Refusing to Attend IEP Meetings
I shake my head when I hear “non-attorney special education advocates” advise parents not to attend IEP meetings when litigation is pending. Some of these advocates argue that no IEP meetings should take place while a petition for a due process hearing is pending.
There is rarely a good excuse for refusing to attend an IEP meeting.
The point of a parent attending the IEP meetings is two-fold:
1. To resolve the issues in good faith; and
2. To show the hearing officer that the parent attended the meetings in good faith in attempts to resolve the issues amicably.
If a parent doesn’t go to the IEP meetings, we’ll never know if anything could have been resolved amicably. In my experience practicing before the Office of Administrative Law in New Jersey, the Administrative Law Judges (ALJs) want special education issues amicably resolved as quickly as possible for the child’s benefit.
In some cases, refusal to attend IEP meetings and/or refusal to engage in discussion about the issues in good faith can be fatal to their case.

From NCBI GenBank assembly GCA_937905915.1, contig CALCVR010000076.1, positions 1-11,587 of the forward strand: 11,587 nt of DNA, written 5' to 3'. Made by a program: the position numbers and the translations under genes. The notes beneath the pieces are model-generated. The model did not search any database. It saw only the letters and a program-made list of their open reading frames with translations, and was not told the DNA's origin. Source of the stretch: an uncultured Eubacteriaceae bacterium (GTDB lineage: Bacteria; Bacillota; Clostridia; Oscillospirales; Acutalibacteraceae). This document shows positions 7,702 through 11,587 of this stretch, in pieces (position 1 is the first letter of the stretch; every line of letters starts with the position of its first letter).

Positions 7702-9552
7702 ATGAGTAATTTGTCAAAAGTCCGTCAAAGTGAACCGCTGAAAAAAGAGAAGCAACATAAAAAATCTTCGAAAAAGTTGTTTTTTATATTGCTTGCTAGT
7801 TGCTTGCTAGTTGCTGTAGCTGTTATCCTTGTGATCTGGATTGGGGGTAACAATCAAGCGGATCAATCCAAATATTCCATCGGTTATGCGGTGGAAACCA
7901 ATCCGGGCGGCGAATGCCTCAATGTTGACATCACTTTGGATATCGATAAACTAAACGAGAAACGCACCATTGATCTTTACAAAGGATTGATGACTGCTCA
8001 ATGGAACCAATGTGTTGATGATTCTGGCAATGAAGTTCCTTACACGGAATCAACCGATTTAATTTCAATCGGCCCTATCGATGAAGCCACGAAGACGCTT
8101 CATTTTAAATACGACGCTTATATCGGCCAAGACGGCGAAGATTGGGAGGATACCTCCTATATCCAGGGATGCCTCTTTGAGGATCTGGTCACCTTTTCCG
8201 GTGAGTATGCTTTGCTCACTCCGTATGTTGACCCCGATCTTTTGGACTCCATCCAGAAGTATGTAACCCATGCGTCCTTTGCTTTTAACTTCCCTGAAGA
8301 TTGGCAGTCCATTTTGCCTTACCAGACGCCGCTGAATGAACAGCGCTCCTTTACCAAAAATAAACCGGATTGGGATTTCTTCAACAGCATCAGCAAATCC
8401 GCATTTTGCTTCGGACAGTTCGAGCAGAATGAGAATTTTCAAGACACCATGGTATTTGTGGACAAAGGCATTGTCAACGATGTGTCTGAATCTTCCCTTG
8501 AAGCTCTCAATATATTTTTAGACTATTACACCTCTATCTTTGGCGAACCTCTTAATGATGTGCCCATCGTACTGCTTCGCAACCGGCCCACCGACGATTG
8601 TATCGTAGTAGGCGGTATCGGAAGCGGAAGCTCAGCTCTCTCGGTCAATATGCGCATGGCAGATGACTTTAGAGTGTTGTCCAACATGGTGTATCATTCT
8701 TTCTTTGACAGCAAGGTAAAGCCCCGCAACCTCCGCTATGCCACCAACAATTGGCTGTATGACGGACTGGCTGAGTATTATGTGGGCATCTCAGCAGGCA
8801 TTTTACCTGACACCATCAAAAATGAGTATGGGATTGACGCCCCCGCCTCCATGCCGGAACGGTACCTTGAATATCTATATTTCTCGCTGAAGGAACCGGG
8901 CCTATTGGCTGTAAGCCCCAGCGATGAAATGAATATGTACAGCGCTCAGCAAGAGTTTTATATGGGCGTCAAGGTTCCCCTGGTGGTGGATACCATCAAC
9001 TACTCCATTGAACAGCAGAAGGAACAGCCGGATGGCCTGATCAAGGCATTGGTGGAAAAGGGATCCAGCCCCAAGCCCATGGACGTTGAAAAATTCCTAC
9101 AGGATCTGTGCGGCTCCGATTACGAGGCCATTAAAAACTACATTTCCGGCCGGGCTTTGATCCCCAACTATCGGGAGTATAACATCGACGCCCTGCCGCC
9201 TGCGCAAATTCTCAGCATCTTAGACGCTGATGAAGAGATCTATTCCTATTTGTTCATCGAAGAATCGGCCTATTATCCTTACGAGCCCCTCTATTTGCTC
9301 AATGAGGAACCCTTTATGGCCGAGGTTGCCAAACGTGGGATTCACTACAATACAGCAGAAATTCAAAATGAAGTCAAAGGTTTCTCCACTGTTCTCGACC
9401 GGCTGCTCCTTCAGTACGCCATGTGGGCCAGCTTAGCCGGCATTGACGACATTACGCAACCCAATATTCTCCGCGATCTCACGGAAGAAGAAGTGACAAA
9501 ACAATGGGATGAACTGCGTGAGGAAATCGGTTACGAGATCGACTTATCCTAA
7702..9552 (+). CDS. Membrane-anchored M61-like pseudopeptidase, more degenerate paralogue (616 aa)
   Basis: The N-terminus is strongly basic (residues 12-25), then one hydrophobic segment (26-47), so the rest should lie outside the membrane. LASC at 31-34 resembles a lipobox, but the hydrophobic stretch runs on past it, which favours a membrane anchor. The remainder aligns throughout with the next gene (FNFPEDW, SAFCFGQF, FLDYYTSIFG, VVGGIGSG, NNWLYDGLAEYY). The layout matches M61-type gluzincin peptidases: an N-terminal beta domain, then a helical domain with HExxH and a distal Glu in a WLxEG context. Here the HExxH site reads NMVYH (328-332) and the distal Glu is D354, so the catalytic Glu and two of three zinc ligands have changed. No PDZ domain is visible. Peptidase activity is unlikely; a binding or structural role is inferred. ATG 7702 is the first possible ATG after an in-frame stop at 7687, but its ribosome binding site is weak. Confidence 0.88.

By way of example, I discussed a NJ case a few months ago that involved a parent who attended IEP meetings, but refused to engage in open dialogue about the issues that concerned the parent. When the parent unilaterally placed the child in a private school, the parent filed a petition for a due process hearing to seek reimbursement. The parent lost at the state level. On appeal in federal court, the parent lost again for the same reasons that the state hearing officer gave.
The above case serves as a warning of sorts to parents who refuse to attend IEP meetings and/or refuse to engage in open discussion with the IEP team in good faith about the issues affecting the child.
There is rarely a good reason for refusing to attend an IEP meeting. If you are a parent, and a non-attorney is telling you not to attend an IEP meeting, consult with an attorney knowledgeable in special education matters for a second opinion.